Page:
I was inspired today by this post, entitled, “The Highly Underrated Art of Falling Apart”, by guest blogger, Emily Long, on Christine Kane’s blog.

The author is someone who is told by her friends that she seemed to always “have it together”, and to be very focused about what she’s doing. She talks about her own reaction to this, which is her feeling that she is constantly shifting directions, and has in fact spent the last several years of her life practicing and learning how to fall apart.

I stayed insanely busy to avoid thinking about how unhappy I was with much of my life. I stayed busy to avoid years of grief and tears that were buried inside waiting for me to fall apart and release them.

On the surface, I appeared successful and put together. I appeared productive and focused. I was. I was successful, put together, productive, and focused on a path that was not my soul path. Not allowing myself to fall apart was keeping me miserable.

It sounds familiar to me.

There is so much wisdom packed into this little post, like this:

Being “in control” makes me feel safe. That’s pretty much the only benefit.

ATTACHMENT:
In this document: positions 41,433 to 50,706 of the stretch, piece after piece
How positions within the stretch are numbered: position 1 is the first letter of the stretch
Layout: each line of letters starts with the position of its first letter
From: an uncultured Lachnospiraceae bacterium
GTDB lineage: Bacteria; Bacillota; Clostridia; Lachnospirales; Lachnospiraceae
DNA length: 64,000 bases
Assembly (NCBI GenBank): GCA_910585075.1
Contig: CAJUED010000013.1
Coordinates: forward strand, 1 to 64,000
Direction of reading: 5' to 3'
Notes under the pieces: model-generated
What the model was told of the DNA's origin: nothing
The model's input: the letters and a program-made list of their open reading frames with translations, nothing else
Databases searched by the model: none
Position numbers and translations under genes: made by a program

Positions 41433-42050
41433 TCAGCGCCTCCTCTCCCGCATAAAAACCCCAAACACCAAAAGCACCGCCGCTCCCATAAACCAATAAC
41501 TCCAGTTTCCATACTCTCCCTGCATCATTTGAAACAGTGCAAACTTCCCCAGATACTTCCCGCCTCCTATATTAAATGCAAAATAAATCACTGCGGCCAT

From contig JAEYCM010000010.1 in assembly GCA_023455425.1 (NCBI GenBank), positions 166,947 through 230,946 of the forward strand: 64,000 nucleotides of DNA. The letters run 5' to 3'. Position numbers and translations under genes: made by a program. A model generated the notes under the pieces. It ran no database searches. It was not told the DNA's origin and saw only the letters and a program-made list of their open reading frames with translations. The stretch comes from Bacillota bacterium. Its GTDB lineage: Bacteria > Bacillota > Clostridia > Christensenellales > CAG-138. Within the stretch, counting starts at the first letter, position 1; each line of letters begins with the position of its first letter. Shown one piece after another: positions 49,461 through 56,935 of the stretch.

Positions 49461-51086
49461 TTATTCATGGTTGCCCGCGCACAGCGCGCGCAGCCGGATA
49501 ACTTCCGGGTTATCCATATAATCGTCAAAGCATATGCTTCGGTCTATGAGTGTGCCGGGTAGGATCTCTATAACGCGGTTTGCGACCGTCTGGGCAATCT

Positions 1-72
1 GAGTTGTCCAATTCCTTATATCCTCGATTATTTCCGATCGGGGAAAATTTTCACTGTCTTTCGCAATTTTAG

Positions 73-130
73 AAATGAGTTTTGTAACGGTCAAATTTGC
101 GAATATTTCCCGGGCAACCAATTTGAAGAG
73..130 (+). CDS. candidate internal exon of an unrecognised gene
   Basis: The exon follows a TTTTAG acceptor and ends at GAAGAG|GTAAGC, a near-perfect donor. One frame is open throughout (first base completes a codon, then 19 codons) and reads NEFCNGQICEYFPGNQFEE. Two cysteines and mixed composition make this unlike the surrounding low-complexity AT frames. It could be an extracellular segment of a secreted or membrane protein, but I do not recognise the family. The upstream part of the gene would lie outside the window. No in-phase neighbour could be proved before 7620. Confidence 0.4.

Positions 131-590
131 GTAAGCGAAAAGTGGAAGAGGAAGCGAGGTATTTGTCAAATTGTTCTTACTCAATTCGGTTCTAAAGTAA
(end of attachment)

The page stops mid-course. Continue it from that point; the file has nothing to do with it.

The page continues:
and this:

Falling apart can create space for something new (and better.)

Let’s take the first one – feeling safe. So many people live their lives guided by this principle alone – arrange everything meticulously so that you feel safe and in control. This can work for many decades, until the moment when real life happens – something unplanned, unarranged, unexpected. And then what? You’re forced to deal with things that you’re simply out of practice doing. Like, spontaneity. Connection to the moment. Finding out your depth of courage. Experiencing your own resilience.

And then creating space. This is a hard one, since we can’t even begin to imagine the things that will begin to fill the space once we create it. We’re too busy wading through the clutter. Looking down at our feet. Trying to lift one and then the other.

If we could just allow ourselves to fall apart more often, we might find ourselves among the pieces.